Open Thread: Would You Work For...?

A few months ago, there was some discussion on other blogs about companies that our fellow translators and interpreters would not work for due to ethical reasons. Among the companies that were mentioned by our colleagues were weapons manufacturers, extremists groups, companies that are known to explore workers in developing countries, businesses that don't share the translator's religious views, and many others. We think this is a fascinating subject, and we've put some thought into it throughout the years. Our guidelines aren't set in stone, but in general, we have declined work from weapons manufacturers, companies that make sexually explicit materials, extremist groups on all political sides, companies that exploit women, etc.  Some companies we've had concerns about, but weren't quite sure. Sometimes it's a bit of a challenge to research exactly how companies conduct their business affairs. When in doubt, we go with our gut (which isn't a foolproof method, of course). Of course, this conversation opens a can of worms. How do we know that a specific clothing manufacturer doesn't violate labor laws? And what about the semiconductor company? Are they discriminating against some folks in their hiring practices? If yes, should that be a deal-breaker? No business, including ours, is perfect. There's lots of food for thought here, and we're not proposing that all translators stick to a specific ethical standard. Rather, we are just interested to hear how our colleagues have handled this and what their views are on the subject.

What about you, dear colleagues? Do you accept work from all customers? Do you have specific guidelines? If yes, what are they? We'd love to hear your thoughts. One of our colleagues is also thinking about writing an article on this topic for the American Translators Association's Chronicle magazine, so we figured we'd get the conversation started right here.

Please chime in by leaving a comment below.


6 comments:

Megan on April 21, 2012 at 10:34 AM said...

Hi guys,

I share your thoughts on this issue and I have also declined work from certain companies in the past.

I also see this area in another way, in that I will make an effort to work with companies and organisations who display great ethical practices, or raise awareness for a charity that is particularly close to my heart. I may even reduce my rates or provide a free service.

pennifer on April 21, 2012 at 12:52 PM said...

This hasn't been an issue, but since my niche is environmental conservation and indigenous cultures, I would not work for large resource development companies (mining, oil/gas, etc.). In general, I do almost no corporate work. In addition to freelance translation, I also direct a small conservation non-profit (about 50/50) , so it's important for me to consider my freelancing clientele... I suppose if my translation volume was higher and (more important) my clientele more diverse, I'd probably develop my own guidelines, just to keep things clear, but since I have a fairly steady client list, there's not much need for it.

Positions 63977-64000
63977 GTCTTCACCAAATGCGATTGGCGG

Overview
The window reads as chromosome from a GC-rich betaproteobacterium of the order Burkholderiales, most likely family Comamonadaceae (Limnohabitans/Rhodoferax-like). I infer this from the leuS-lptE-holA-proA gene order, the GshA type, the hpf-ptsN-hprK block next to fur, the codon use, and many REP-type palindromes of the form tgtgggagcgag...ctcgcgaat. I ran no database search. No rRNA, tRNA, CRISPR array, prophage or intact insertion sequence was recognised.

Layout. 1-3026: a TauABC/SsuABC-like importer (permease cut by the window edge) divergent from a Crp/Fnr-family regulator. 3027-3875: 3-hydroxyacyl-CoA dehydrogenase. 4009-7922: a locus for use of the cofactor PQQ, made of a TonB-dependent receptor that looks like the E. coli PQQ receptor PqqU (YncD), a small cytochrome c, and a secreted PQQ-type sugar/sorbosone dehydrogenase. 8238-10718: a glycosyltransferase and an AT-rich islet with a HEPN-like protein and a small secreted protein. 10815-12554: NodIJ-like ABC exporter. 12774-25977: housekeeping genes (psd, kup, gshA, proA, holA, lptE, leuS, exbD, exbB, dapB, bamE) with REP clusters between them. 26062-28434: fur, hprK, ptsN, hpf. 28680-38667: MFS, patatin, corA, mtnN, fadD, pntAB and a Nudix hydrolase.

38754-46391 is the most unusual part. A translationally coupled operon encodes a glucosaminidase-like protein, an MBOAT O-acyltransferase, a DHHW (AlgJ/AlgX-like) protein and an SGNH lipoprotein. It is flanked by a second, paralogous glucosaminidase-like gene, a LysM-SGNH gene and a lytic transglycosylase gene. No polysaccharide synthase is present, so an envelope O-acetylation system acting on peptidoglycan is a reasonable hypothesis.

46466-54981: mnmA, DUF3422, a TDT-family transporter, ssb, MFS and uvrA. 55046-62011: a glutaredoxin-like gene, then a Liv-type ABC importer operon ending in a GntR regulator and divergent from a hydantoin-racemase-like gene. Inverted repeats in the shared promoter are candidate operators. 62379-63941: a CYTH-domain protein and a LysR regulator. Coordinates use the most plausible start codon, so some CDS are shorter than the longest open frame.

Judy Jenner and Dagmar Jenner on April 24, 2012 at 3:00 PM said...

@Megan: thanks for the comment! Excellent idea to give discount to specific companies. We also have a non-profit rate available.

Judy Jenner and Dagmar Jenner on April 24, 2012 at 3:01 PM said...

@Pennifer: you are in a lucky position of probably not being confronted with this issue. What a fantastic niche you work in! We don't know anyone else with that specialization. What are your languages?

katie on May 10, 2012 at 10:06 PM said...

I think it's almost impossible to truly know a company's inner workings unless you have worked for them, so you will most likely have to make an educated guess about if you think they operate with good ethical standards or not. If you suspect they don't, it might be best to walk away. This unfortunately extends to charities too, though there are many great non-profit organizations out there. I really like the idea of offering them a discount rate like Judy and Dagmar do.

Judy Jenner and Dagmar Jenner on May 11, 2012 at 10:42 AM said...

@Katie: good point about not being able to completely know what goes on inside a company. Sometimes we are quite surprised when ethics violations surface -- such as the recent Apple scandal. Thanks for commenting and reading!

Join this discussion! Commenting is a great way of becoming part of the translation community. Your comments don’t have to be overly academic to get published . Agreeing or not agreeing with the issue at hand and stating why is a good way to start. Social media are all about interaction, so don’t limit yourself to reading and start commenting!

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The entrepreneurial linguists and translating twins blog about the business of translation from Las Vegas and Vienna.